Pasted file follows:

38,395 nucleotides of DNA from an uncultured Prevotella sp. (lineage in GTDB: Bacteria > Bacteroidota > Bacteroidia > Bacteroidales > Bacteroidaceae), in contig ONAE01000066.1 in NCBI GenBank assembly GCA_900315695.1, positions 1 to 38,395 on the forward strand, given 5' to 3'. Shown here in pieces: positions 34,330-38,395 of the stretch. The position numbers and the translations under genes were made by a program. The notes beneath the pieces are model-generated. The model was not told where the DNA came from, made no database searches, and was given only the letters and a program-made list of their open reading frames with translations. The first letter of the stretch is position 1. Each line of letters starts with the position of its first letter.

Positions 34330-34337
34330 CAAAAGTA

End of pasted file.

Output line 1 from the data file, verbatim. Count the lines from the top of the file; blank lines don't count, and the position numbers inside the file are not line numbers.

38,395 nucleotides of DNA from an uncultured Prevotella sp. (lineage in GTDB: Bacteria > Bacteroidota > Bacteroidia > Bacteroidales > Bacteroidaceae), in contig ONAE01000066.1 in NCBI GenBank assembly GCA_900315695.1, positions 1 to 38,395 on the forward strand, given 5' to 3'. Shown here in pieces: positions 34,330-38,395 of the stretch. The position numbers and the translations under genes were made by a program. The notes beneath the pieces are model-generated. The model was not told where the DNA came from, made no database searches, and was given only the letters and a program-made list of their open reading frames with translations. The first letter of the stretch is position 1. Each line of letters starts with the position of its first letter.